How to Test the Freshness of an Egg


How to Test the Freshness of an Egg

Test egg freshness using a bowl of water and our handy chart!


How to Test the Freshness of an Egg

The last thing you would want to find out after cooking for hours in the kitchen is that the eggs you used in your meal are actually bad. Or, the opposite can be a problem too: you threw out eggs that were still good!

It is oftentimes hard to remember when exactly you purchased that carton of eggs in your refrigerator, so try performing this easy kitchen trick to test your eggs out before things go too far.

If you are wondering how to see if eggs are good, simply plop an egg into a cup of water, and leave it for a couple of minutes. After the time has elapsed, compare where your egg rests in the water with this handy egg freshness chart, and see if the egg should be tossed or not.

Note: If you're looking to clean out your refrigerator or pantry and need some tips on best by, sell by, and expiration dates, check out this guide

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How to Test Egg Freshness

  1. Fill a glass or bowl with water. 

  2. Add the eggs you want to test. You can either check one at a time in a glass of water, or test several at once if you are using a bowl.

  3. Eggs that are very fresh will lay on their sides, or horizontally. 

  4. Eggs that are not as fresh (but still safe to eat!) will stand up on one end, or vertically. These eggs should be eaten soon. 

  5. Any eggs that float, should be discarded. In other words, if the eggs are no longer touching the bottom of the glass or bowl, they are no longer safe to eat.

Why Does This Method Work?

Inside the large end of an egg, there is an air cell. Over time, the air cell gets larger as the egg ages, which is why older eggs float!

Eggshells are very porous – they have lots of small holes that allow air or liquid to pass through – and become even more porous over time. Air enters the egg through the shell, which increases the size of the air cell.

This is a reliable method to use because, while the "Best By" date is a helpful estimate, there are other factors can impact the actual freshness and shelf life of the eggs. The most common issue is improper refrigeration while the eggs are transferred from farm to store.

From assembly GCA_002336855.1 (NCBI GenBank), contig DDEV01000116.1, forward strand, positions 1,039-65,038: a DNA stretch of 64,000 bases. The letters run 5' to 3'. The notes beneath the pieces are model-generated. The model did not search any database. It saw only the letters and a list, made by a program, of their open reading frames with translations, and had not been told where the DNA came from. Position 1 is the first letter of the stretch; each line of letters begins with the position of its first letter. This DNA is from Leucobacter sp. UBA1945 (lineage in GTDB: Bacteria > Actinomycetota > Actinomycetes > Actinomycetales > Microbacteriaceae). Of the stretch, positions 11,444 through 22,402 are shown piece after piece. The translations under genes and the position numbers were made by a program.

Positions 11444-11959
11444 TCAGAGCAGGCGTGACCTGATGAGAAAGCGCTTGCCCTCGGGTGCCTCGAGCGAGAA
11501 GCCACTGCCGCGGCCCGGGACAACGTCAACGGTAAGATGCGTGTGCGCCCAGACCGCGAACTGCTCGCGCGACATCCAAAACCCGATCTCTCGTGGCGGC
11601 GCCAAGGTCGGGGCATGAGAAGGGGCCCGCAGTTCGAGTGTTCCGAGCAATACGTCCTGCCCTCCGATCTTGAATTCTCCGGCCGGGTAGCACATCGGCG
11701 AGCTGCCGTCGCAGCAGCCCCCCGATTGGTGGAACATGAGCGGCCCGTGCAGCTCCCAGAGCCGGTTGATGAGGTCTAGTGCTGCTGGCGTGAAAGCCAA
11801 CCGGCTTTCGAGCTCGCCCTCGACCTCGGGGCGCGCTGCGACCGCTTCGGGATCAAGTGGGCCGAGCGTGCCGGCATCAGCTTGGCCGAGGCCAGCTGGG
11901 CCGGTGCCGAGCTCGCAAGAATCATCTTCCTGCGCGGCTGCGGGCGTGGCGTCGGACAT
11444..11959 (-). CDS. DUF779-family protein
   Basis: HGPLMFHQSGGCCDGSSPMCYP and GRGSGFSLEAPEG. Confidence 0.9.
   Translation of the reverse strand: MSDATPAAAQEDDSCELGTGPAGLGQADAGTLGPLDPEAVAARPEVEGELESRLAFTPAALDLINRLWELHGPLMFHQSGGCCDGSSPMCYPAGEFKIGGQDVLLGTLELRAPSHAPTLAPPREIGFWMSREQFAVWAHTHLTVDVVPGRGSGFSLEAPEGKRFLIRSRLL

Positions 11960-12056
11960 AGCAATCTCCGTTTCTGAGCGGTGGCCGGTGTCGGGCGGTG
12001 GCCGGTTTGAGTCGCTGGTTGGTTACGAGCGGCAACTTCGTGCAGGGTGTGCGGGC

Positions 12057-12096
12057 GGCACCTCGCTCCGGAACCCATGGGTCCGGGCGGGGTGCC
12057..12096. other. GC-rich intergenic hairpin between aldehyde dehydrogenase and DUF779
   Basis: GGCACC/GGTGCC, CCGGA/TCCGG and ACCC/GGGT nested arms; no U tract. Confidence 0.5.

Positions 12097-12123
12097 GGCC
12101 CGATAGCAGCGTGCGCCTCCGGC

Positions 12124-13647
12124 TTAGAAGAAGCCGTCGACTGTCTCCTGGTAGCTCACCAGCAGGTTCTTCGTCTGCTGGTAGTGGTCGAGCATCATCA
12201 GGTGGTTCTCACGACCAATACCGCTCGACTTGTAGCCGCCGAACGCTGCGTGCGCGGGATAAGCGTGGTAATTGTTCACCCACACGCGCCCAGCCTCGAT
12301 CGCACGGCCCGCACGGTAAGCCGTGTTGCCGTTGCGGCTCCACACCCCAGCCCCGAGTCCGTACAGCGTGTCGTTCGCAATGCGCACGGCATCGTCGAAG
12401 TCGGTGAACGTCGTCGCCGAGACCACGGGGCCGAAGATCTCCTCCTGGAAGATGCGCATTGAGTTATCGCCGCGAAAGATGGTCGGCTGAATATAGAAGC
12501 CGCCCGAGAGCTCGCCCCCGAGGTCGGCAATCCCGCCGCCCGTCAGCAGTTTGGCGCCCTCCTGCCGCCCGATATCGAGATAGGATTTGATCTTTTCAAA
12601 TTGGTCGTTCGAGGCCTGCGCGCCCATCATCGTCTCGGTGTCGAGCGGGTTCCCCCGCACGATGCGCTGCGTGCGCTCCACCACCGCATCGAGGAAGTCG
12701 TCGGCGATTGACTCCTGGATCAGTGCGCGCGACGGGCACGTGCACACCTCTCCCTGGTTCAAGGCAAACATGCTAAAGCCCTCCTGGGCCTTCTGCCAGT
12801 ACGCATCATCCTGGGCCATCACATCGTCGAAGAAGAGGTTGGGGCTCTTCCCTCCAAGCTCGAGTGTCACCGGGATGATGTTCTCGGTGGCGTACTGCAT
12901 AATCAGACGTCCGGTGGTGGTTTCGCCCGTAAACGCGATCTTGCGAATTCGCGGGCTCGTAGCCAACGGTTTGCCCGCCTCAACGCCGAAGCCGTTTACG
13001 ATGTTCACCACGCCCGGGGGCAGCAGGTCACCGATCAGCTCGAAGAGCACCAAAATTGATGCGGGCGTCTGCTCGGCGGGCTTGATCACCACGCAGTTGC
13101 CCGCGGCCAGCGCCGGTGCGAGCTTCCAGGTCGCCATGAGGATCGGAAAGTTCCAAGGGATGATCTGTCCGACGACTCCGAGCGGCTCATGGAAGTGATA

Slow Cooker Recipes with Eggs

Now that you've determined whether or not the eggs are safe to eat, it's time to cook with them!

Slow Hard "Boiled" Eggs

These hard "boiled" eggs are made without water!

Slow Cooker Hard Boiled Eggs

This method of hard boiling uses just enough water to cover the eggs in your slow cooker.

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I love this post! After so many years of buying eggs I had no idea they ever went bad until just recently, I overheard a woman in the grocery store tell her husband to check the expiration date. I'm printing this out and hanging it in my I'll never have to worry about whether my eggs are really fresh or not.

Great tips! I have completely ruined recipes before by dropping in a spoiled egg THE WORST! I think that I will try the floating test in conjunction with a tip that my Grandma taught me. She said that you should ALWAYS crack each and every egg in a separate bowl from your other ingredients. Not only is that a good idea because an egg might be bad, but it also makes sure you can pick out any stray eggshells that might have dropped in. It's definitely a good idea to be aware of the freshness of ALL of your cooking ingredients to ensure the best possible result.

bonniebaker: The idea is that if your egg is floating to the top of a glass and doesn't sink, it's likely too old and should be tossed. Hope this helps! Editor, AllFreeSlowCookerRecipes

This chart is good in theory but does not explain what the different number of days represents. Is it the actual age of the egg, the number of days that it is still okay to use, or what? Maybe I am missing something here but an explanation would be beneficial. Thank you for the chart but I need answers, please.


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